Typically, those states that conduct a background check will look at the past seven years for felony convictions.
Finally, eight states do not require fingerprinting, a background check, or even two forms of identification.
You can find out more about each state’s insurance licensing requirements here.
What Felonies Disqualify You?
Those who have committed certain felonies are permanently barred from applying for an insurance license.
If you have committed a felony of the first degree, a capital felony, a felony involving money laundering, fraud or embezzlement, or a felony directly related to financial services, you will be permanently barred from applying for a license.
The permanent bar applies regardless of whether adjudication was withheld or your civil rights have been restored.
Other felonies require you to wait for a period of qualification to expire prior to applying for a license. This bar applies to convictions, guilty pleas, or no contest pleas.
The following disqualifying factors are also in place.
There is a 15-year disqualification for all felonies involving moral turpitude that are not specifically included in permanent bar.
A seven-year disqualification period is in place for all felonies for which neither the permanent bar or 15-year disqualification applies.
The seven-year disqualification exists for all misdemeanors related to financial services.
An individual who has been convicted of a crime involving dishonesty or breach of trust is prohibited from engaging in the insurance business. Violation of this law can result in imprisonment up to five years and a fine of $5000.
Steps to Regain Qualification
After the disqualification period, the burden is on you as the applicant to demonstrate that you have been rehabilitated, are not a risk to the insurance-buying public, and are trustworthy to engage in the insurance business.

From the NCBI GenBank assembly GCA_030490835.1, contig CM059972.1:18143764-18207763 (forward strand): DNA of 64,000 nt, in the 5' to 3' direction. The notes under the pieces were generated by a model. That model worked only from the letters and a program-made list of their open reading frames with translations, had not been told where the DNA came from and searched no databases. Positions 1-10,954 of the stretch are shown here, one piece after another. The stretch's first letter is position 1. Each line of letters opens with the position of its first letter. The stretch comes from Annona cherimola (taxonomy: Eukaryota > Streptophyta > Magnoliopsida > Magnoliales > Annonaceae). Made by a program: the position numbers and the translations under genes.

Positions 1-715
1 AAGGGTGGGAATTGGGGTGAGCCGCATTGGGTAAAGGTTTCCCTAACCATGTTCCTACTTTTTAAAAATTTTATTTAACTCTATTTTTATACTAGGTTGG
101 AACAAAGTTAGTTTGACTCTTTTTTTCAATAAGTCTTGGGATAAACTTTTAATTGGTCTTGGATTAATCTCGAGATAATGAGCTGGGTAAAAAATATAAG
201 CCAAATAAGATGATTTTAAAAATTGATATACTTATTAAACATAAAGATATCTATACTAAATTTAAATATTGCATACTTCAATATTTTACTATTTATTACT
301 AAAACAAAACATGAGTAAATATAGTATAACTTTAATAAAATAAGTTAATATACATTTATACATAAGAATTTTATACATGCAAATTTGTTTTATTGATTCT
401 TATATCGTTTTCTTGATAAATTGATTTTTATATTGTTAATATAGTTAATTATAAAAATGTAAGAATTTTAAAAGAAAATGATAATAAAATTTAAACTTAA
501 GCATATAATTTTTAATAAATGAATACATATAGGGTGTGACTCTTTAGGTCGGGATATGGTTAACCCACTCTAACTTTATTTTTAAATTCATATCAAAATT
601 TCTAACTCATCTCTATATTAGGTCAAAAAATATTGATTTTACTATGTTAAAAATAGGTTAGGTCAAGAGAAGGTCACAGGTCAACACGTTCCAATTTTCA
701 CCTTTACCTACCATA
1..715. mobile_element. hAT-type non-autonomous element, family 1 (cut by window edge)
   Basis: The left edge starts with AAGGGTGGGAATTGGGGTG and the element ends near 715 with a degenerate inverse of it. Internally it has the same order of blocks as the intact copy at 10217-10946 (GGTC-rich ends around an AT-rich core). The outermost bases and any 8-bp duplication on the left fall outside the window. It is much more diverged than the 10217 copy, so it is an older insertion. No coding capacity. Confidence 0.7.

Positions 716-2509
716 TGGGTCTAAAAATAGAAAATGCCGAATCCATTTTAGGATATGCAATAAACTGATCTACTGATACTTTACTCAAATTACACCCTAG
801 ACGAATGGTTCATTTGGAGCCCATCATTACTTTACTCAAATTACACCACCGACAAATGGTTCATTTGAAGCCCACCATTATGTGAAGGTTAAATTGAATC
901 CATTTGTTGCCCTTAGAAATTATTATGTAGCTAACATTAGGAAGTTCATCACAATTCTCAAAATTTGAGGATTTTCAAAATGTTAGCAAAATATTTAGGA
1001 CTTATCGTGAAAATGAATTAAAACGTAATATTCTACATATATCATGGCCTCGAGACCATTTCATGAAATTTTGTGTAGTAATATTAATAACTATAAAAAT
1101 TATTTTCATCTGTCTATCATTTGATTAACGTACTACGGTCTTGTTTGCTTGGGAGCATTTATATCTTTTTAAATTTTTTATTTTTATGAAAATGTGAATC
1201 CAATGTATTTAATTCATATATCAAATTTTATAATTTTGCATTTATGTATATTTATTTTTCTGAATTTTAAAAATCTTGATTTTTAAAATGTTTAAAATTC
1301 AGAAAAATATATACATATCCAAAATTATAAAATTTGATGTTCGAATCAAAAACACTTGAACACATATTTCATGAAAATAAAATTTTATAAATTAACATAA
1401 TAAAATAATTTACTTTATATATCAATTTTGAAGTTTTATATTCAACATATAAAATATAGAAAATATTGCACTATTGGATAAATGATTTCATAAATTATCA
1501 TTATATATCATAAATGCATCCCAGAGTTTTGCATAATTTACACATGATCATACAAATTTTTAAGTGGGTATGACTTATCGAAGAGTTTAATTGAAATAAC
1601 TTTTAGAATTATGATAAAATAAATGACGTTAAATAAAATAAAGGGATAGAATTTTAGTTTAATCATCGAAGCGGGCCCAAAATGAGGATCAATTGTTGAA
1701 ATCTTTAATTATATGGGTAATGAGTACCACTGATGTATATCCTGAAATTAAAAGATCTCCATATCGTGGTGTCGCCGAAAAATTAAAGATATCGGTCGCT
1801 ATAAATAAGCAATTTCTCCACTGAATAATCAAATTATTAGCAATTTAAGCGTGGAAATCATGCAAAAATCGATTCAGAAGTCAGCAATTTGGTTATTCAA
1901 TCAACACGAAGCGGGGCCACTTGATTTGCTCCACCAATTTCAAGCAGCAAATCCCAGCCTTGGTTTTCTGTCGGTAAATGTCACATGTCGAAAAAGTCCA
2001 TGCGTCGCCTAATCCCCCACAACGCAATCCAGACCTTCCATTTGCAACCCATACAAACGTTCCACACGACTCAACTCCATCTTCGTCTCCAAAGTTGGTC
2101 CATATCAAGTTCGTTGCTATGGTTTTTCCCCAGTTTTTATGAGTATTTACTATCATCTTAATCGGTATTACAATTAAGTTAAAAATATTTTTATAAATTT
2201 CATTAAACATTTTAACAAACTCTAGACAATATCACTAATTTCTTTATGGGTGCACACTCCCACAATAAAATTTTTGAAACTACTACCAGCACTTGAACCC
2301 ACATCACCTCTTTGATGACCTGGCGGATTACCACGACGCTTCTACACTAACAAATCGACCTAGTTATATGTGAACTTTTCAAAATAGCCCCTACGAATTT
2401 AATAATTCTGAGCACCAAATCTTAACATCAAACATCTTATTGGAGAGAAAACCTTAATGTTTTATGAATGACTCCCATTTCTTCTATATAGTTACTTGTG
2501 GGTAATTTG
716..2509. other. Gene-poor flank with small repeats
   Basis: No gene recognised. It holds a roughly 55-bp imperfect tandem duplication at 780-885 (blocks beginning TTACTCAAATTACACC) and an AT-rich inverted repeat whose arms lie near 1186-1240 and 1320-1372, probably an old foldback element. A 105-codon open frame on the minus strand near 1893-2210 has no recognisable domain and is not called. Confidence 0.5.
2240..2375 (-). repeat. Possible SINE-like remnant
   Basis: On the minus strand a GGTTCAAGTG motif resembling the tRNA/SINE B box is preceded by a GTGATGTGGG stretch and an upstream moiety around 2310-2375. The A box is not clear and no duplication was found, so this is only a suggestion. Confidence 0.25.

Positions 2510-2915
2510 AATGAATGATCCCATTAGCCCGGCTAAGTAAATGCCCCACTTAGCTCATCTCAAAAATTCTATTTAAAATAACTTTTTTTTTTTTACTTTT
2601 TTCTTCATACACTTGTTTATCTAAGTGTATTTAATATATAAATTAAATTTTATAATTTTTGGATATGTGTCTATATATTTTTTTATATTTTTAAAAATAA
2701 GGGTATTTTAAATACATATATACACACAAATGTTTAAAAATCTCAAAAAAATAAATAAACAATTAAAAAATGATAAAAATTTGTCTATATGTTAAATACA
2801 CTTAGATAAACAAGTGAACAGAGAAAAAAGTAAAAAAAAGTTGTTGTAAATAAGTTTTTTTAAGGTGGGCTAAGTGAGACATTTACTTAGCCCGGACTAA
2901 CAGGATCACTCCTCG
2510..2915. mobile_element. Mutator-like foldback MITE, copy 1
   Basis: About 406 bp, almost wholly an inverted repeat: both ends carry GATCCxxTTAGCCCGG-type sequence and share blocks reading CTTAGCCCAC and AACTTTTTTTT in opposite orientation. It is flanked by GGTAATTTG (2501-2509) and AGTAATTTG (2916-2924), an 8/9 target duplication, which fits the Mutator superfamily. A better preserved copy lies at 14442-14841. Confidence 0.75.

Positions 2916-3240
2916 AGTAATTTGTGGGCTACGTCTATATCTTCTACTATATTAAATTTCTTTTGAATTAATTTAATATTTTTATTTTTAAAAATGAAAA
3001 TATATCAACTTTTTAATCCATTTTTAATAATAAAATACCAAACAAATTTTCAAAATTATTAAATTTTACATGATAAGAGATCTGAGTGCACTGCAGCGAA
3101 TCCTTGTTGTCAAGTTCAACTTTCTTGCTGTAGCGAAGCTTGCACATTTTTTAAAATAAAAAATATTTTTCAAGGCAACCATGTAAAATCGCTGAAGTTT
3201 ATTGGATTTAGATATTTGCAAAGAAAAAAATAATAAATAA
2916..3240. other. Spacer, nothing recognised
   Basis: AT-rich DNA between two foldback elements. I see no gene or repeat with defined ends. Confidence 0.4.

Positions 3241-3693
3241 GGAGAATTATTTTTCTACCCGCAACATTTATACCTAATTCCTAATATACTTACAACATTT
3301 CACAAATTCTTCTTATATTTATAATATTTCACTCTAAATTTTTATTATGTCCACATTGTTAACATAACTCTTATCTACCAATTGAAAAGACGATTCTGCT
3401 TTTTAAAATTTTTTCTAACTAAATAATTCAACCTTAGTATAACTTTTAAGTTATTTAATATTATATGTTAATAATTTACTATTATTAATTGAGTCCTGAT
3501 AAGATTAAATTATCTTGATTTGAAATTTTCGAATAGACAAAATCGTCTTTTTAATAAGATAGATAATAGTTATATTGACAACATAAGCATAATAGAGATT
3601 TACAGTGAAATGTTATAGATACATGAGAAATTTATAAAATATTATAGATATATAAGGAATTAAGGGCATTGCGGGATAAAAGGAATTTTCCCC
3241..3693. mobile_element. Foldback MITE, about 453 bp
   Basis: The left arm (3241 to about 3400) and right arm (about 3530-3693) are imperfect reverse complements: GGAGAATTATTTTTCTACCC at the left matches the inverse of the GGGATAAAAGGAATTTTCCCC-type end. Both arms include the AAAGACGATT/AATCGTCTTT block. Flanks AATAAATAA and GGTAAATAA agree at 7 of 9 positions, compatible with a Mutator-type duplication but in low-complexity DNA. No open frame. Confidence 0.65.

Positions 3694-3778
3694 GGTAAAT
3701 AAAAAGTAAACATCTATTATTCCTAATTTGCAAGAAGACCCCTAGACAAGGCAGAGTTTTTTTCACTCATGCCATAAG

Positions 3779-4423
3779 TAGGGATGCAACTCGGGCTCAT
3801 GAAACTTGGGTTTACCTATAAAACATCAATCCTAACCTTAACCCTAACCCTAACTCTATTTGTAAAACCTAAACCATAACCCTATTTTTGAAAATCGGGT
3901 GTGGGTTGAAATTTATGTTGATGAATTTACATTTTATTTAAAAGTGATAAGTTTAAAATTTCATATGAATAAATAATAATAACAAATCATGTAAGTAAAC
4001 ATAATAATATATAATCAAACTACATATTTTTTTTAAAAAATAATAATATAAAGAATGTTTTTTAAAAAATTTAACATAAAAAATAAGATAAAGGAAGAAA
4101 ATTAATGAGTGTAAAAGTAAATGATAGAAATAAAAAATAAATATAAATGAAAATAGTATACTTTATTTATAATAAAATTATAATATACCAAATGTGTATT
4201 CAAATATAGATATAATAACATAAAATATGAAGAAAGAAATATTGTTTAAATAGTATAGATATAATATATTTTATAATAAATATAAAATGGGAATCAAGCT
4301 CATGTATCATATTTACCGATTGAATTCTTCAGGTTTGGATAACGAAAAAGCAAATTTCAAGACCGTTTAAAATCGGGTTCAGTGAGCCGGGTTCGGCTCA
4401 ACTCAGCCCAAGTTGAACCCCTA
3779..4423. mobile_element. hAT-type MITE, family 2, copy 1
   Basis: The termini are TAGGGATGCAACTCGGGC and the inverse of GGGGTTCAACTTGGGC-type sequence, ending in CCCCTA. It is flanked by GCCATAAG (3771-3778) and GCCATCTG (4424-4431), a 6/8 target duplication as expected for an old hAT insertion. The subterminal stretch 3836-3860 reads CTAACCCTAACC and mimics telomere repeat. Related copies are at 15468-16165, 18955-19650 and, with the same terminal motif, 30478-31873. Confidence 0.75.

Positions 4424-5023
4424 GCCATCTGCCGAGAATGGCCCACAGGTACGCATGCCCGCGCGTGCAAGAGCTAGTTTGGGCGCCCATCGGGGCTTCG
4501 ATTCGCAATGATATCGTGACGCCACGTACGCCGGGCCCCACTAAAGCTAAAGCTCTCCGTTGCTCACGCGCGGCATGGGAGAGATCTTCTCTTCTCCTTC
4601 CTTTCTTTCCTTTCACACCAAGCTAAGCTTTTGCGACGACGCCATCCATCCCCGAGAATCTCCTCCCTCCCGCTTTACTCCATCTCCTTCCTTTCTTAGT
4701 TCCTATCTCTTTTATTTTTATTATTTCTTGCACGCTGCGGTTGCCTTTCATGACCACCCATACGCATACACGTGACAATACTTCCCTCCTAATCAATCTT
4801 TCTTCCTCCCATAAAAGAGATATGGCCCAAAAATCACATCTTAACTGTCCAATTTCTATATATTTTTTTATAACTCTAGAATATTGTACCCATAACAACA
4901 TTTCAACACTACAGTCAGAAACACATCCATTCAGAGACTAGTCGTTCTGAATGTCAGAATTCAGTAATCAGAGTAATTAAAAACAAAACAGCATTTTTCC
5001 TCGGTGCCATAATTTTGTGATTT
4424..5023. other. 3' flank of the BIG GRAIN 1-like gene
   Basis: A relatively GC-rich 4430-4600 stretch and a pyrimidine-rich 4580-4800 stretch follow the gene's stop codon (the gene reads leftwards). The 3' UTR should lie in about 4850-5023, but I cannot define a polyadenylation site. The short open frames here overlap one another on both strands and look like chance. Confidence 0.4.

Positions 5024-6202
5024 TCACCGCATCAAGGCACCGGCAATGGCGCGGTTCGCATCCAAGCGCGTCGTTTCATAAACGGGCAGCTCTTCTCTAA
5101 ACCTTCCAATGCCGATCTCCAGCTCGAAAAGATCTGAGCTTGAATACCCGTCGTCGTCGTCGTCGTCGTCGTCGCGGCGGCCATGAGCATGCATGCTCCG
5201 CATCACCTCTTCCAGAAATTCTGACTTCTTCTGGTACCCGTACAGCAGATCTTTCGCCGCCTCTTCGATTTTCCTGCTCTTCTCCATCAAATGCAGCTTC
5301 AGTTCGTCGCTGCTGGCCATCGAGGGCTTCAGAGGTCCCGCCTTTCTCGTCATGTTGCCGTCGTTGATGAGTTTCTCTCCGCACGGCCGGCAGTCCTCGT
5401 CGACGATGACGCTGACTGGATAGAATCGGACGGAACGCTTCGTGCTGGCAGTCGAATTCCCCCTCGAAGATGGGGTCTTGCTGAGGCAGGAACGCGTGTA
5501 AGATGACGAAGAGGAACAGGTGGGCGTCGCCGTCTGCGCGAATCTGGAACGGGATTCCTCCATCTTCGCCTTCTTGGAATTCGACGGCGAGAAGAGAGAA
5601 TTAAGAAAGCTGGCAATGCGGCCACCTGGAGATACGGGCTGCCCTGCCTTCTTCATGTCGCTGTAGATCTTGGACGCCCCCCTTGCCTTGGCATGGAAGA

Even after the time limit has expired, if you have been convicted of an offense involving dishonesty or breach of trust from a financial relationship you continue to be prohibited by federal statute 18 USC 1033 from seeking an insurance license.
You will be denied licensure unless you obtain a 1033 waiver following an offer of employment.
Typically, a state insurance commission will conduct a waiver review to determine an applicant’s suitability for licensure.
The waiver review usually consists of the following:
- Documents relating to the felony
- Nature and severity of the felony
- Period of time since the felony
- Number of felonies or other similar incidents
They will consider the circumstances surrounding the crime and the relationship of the crime to the practice of insurance sales.
The state insurance commission will also look at your activities since the completion of the sentence for evidence of rehabilitation. This will include:
- Participation in treatment
- Payment of restitution
- Other rehabilitation
Can You Run a Background Check on Yourself?
Doing a background check on yourself before applying for an insurance license will allow you to know exactly what will be discovered when the insurance commission does a background check.
We recommend that you run a background check on yourself. There are resources for that purpose.
If you are interested in obtaining a license as a life insurance agent, you must be honest in disclosing all information. A felony that isn’t revealed but is discovered on a background check is fraud, punishable by possibly being sent back to prison.
Remember that you don’t have to be defined by your crime. We are not defined by our mistakes but in how we recover from them. You can live an honest life, no matter how challenging it may seem.
What do you think about this blog post? Can a felon become a life insurance agent? Have you or someone you know been in the situation of trying to become a life insurance agent with a felony? What was that like, and what happened? Please tell us in the comments below.